Directed by Mike Cahill
Starring Brit Marling, William Mapother, Matthew-Lee Erlbach,
Release date 9th December 2011
On the same day that a new Earth-like planet is discovered, drunk student Rhoda (Marling) crashes her car into a family, killing the pregnant wife and son of music professor John (Mapother). After being released from prison, she goes to work as a cleaner for the grieving John, who is unaware of her true identity. As Rhoda tries to pluck up the courage to reveal the truth, she applies to become one of the first space tourists to visit Earth 2…
The tropes of the mumblecore movie – introspective young characters, troubled relationships, languid silences, an ambient or shoegazing soundtrack, a lack of narrative drive, naturalistic dialogue and performances – have slowly worked their worked their way into other genres. Sometimes this has been entirely successful (see Monsters); sometimes it has resulted in abject failure (don’t see Dead Hooker in a Trunk).
Another Earth isn’t a failure exactly, but its appeal is likely to rest on how much po-faced moping and angsty self-reflexion you can handle in one film.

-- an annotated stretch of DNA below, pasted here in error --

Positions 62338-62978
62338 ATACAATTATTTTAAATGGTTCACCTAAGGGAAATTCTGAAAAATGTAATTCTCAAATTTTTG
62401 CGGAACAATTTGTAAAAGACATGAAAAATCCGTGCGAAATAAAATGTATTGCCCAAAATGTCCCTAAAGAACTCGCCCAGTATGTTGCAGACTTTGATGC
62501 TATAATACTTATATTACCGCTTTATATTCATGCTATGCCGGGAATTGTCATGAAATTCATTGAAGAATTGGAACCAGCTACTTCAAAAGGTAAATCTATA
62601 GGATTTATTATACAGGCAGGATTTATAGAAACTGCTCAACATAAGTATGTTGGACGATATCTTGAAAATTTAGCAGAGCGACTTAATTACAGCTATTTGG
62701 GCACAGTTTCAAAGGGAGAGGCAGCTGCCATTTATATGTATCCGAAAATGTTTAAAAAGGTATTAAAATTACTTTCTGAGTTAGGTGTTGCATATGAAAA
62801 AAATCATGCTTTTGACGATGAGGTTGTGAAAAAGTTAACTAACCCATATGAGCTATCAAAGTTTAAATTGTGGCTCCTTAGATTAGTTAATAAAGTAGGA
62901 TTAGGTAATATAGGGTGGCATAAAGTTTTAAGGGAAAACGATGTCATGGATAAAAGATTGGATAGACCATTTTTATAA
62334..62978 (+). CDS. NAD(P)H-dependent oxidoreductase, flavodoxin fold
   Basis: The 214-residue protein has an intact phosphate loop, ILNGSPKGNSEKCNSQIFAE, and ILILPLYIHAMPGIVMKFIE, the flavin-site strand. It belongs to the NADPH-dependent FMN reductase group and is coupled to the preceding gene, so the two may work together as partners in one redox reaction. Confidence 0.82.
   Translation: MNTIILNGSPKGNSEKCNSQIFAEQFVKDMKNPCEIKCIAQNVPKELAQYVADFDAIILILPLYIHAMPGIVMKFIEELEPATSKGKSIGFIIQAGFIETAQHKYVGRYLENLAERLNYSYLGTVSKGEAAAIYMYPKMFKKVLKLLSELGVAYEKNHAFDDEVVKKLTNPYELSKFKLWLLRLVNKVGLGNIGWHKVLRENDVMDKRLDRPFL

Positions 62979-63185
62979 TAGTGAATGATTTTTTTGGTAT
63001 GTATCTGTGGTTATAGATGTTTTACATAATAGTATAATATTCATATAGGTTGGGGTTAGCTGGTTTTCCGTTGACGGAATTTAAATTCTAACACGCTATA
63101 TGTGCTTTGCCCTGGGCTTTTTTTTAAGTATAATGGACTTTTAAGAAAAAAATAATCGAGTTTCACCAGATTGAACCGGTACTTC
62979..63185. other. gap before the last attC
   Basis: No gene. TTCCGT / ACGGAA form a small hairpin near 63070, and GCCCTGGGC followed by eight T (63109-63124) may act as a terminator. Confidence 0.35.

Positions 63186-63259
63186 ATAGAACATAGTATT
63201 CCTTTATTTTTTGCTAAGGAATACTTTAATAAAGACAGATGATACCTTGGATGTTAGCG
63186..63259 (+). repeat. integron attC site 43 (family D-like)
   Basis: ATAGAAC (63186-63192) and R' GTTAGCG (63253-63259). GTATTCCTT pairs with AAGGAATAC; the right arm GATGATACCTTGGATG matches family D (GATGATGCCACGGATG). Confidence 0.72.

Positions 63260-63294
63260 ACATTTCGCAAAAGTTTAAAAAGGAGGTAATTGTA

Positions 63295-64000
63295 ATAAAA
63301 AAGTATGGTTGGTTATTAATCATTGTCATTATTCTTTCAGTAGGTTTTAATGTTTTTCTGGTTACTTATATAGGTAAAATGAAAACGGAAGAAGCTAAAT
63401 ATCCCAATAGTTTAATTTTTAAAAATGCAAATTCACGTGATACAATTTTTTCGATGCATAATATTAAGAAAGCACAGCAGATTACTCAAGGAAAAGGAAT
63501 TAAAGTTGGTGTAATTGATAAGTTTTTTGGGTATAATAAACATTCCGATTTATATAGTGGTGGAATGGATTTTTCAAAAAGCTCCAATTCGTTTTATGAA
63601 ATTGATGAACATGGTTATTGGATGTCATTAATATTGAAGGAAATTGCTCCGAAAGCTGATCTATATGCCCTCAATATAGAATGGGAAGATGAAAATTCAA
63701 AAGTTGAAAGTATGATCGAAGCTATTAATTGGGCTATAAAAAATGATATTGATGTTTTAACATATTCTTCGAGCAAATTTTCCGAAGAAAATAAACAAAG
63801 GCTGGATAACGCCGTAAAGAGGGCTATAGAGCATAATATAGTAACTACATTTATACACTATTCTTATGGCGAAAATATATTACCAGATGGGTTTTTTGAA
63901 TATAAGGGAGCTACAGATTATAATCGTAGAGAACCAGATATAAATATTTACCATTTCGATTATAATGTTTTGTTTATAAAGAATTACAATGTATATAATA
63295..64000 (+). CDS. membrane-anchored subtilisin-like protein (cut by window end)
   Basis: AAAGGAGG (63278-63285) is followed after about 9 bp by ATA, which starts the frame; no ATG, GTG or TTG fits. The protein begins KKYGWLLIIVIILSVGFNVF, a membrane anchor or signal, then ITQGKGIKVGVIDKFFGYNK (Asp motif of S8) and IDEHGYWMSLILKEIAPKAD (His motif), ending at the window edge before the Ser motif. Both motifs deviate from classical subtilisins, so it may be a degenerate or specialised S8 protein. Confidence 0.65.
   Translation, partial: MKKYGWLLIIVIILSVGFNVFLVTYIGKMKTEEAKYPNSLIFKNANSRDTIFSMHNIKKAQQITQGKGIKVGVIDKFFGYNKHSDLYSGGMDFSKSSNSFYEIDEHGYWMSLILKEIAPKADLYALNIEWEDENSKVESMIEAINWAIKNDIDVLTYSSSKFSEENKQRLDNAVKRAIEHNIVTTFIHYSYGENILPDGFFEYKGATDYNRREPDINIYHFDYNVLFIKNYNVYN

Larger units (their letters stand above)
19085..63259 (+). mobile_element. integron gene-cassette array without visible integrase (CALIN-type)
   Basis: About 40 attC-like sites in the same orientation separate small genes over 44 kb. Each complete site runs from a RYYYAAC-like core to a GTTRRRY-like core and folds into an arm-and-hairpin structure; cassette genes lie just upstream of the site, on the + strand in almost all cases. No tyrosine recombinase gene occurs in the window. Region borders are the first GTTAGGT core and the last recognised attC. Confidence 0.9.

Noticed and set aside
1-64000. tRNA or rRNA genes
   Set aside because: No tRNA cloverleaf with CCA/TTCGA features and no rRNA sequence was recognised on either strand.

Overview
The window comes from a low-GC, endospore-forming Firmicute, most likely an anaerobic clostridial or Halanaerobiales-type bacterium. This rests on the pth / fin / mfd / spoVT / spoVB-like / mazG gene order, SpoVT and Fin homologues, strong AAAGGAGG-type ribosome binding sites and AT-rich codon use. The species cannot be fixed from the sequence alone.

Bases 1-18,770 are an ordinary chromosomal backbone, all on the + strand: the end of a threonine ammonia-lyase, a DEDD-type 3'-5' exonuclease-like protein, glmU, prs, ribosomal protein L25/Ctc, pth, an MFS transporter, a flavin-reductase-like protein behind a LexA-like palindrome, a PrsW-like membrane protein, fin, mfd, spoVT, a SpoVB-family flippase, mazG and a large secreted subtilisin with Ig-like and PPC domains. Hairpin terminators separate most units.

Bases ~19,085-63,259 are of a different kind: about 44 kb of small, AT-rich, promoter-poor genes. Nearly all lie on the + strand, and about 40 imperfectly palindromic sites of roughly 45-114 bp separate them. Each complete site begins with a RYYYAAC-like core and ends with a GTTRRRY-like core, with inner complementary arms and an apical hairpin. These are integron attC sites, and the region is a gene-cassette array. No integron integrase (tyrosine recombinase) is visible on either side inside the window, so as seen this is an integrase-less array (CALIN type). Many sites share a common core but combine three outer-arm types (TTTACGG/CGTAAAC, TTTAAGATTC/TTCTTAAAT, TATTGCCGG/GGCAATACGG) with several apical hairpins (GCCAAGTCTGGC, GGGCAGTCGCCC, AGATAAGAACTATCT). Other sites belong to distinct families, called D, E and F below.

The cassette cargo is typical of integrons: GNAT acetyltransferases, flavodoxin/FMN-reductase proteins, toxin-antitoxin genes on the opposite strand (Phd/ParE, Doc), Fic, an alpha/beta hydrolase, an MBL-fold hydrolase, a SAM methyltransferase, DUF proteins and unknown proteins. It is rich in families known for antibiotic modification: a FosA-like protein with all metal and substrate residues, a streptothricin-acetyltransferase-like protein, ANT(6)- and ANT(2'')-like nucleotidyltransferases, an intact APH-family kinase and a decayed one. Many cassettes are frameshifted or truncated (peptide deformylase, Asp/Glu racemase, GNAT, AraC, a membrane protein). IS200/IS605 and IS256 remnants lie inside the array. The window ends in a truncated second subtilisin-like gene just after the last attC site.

There’s a neat, classic sci-fi concept at the heart of the story – the discovery of a new planet that appears to be a mirror of Earth. But don’t expect any Journey to the Far Side of the Sun-style fun here. Rather, the mirror planet here is intended to be a metaphor for second chances and how we should take a look at our lives from a different perspective (or something); for the most part, the sci-fi elements remain in the background.
The relationship between the two damaged protagonists does eventually become reasonably affecting, helped by believably brooding performances from young co-writer/co-producer Marling and Lost’s Mapother, and director Mike Cahill builds up a certain tension from the familiar scenario of a character hiding a dark secret from someone they have come to care about.
But Cahill tries far too hard to create an angsty atmosphere and sense of verisimilitude. The overuse of wobbly cameras and sudden zooms, the frequent shots of characters sat around doing not a lot, and the ever-present ambient soundtrack all conspire to make Another Earth feel more like a parody of a lo-fi indie flick than anything original or genuinely heartfelt. Matt McAllister
Magical and moving or irritating, self-conscious and pretentious, depending on your point of view.